Published on Thursday and conducted over June and July, the study found Japan was the only country worldwide where the majority of those surveyed didn’t believe migration to their nation had increased over the past five years. Even there, almost no one believed it had actually decreased, with an equal 46 per cent of Japanese citizens interviewed believing it had increased, or had stayed the same over the period.
The attitudes of European nations are particularly marked in the study, as the continent moves through the second year of the migrant crisis engineered by pro-immigration and open border policies pursued by the European Union (EU), and nations like Germany and Sweden. A clear majority in nations like Italy, Russia, Hungary, France, and Belgium said immigration had a negative impact in their home countries.
In European nations surveyed, just 16 per cent thought immigration “generally had a positive impact” while 53 per cent said it had been negative.
One of the key arguments in favour of mass migration — that the arrival of people from diverse cultures makes “a country a more interesting place to live” — also appears to have failed to gain traction in popular thought. Not a single country polled showed a majority that agreed with the statement.
Worldwide, the nations surveyed were Argentina, Australia, Belgium, Brazil, Britain, Canada, France, Germany, Hungary, India, Italy, Japan, Mexico, Poland, Russia, Saudi Arabia, South Africa, South Korea, Spain, Sweden, Turkey, and the United States. Overall, 45 per cent of the 16,000 people interviewed globally said immigration has been negative, while just 20 per cent said the opposite, and 35 per cent said they didn’t know or it hadn’t changed things either way.
Overall, half said there were already too many migrants in their country and that they were causing changes to their homeland they didn’t like.
Compared to many countries surveyed, the United Kingdom’s attitudes to mass migration were comparatively accepting. In Britain, fractionally over half of respondents said so-called refugees were actually predominantly economic migrants — much lower than Russia where almost three quarters thought migrants were masquerading as false refugees.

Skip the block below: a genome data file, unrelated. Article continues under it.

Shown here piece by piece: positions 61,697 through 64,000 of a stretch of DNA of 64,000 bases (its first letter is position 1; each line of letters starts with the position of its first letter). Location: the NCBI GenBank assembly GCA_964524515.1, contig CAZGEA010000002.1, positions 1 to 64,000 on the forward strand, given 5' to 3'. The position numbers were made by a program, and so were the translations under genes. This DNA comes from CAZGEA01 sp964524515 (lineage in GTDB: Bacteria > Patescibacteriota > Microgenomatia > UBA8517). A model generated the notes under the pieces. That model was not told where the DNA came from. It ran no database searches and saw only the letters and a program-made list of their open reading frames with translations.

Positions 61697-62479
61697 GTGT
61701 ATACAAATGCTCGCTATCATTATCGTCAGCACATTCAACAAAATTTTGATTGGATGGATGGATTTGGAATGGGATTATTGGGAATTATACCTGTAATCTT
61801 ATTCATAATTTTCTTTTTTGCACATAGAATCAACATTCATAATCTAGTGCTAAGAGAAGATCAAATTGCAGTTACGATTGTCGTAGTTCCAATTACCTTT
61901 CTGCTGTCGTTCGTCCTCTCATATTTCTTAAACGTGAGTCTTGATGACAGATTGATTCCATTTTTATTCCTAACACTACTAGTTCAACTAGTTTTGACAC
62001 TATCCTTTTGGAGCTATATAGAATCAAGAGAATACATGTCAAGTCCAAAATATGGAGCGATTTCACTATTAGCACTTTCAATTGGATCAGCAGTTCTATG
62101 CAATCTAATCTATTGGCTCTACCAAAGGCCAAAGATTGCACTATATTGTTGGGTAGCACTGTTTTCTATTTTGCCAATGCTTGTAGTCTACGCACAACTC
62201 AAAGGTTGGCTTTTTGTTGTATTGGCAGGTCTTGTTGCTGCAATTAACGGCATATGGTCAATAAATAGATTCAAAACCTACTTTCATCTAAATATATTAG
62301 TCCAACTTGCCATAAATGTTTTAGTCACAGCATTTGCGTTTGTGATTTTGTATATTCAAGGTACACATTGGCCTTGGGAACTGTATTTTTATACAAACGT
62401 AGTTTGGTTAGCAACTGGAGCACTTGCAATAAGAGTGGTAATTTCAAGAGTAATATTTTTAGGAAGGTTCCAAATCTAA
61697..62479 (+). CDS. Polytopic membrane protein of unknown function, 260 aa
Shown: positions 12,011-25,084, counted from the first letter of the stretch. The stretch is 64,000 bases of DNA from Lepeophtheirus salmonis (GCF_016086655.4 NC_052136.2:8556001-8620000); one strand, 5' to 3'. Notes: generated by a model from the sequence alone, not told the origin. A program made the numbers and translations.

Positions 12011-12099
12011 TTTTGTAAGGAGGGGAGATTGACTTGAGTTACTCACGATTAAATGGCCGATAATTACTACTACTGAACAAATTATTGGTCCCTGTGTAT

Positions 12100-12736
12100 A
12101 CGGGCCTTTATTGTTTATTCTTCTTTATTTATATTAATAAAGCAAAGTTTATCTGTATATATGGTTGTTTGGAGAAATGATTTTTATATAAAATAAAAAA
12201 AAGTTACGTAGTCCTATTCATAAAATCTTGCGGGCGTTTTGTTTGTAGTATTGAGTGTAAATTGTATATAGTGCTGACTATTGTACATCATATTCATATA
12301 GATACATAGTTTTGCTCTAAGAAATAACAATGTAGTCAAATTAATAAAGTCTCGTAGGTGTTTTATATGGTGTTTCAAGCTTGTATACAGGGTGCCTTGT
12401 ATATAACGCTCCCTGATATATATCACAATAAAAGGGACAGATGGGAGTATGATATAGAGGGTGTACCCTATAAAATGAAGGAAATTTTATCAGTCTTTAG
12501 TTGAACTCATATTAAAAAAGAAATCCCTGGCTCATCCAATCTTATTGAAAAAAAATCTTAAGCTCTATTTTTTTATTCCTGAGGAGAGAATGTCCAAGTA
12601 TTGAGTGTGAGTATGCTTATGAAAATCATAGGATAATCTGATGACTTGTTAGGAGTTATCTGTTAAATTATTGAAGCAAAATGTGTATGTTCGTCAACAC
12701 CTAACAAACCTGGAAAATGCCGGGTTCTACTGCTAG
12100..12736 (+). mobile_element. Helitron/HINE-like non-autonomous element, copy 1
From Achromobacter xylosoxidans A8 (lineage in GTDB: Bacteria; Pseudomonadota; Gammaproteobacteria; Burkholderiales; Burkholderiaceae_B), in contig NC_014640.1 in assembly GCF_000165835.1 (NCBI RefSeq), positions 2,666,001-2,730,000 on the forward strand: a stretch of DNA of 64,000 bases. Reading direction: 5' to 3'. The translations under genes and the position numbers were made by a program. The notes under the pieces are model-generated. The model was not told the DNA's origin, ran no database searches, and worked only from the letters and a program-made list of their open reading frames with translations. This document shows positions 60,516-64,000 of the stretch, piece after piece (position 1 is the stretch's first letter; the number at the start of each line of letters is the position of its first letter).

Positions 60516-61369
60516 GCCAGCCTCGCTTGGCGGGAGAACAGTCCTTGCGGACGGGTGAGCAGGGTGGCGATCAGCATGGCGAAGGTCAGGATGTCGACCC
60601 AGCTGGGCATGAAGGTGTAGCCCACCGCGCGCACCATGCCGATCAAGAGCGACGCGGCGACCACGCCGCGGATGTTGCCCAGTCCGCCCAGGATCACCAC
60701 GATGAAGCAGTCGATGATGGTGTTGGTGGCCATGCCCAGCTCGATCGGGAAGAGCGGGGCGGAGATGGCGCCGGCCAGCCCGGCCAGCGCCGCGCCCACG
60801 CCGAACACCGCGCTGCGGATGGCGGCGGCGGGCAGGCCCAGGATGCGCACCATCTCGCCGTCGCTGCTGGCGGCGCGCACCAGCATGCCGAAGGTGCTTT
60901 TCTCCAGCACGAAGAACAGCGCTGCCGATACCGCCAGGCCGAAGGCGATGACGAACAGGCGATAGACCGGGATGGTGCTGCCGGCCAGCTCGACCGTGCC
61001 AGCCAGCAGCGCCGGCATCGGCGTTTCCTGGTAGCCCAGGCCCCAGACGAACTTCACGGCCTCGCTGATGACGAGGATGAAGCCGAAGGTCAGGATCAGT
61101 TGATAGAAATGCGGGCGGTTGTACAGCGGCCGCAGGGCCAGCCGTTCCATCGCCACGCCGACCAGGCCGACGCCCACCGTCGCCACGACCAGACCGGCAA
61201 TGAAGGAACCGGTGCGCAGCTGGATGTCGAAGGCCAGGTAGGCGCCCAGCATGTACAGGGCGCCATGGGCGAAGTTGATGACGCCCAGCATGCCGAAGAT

Similar attitudes were also observed in Hungary, India, and Italy.
Following the idea of fake refugees is fear of terrorists gaining access to Europe by posing as those in need. Worldwide, 60 per cent said terrorists were using the migrant crisis to infiltrate other nations. Yet this trend was particularly pronounced in some countries, with the United States, Italy, Germany, Hungary, and Russia at or above 70 per cent.
Remarking on the results of his study Bobby Duffy, Managing Director of Ipsos MORI’s Social Research Institute, said: “None of the 22 countries surveyed have a majority of people saying that immigration has had a positive impact on their country – although there are a very wide range of views within this.
“The sense of pressure in countries like Turkey, Italy, Hungary and Russia is particularly clear from the survey…Looking forward to the negotiations with the EU on the terms of Britain’s departure, the survey provides a clear indication that Britons would be in favour of a points-based system to control immigrant numbers: we are the most likely out of all 22 countries included to say that skill levels should be a key criterion for allowing immigrants to come to the country.”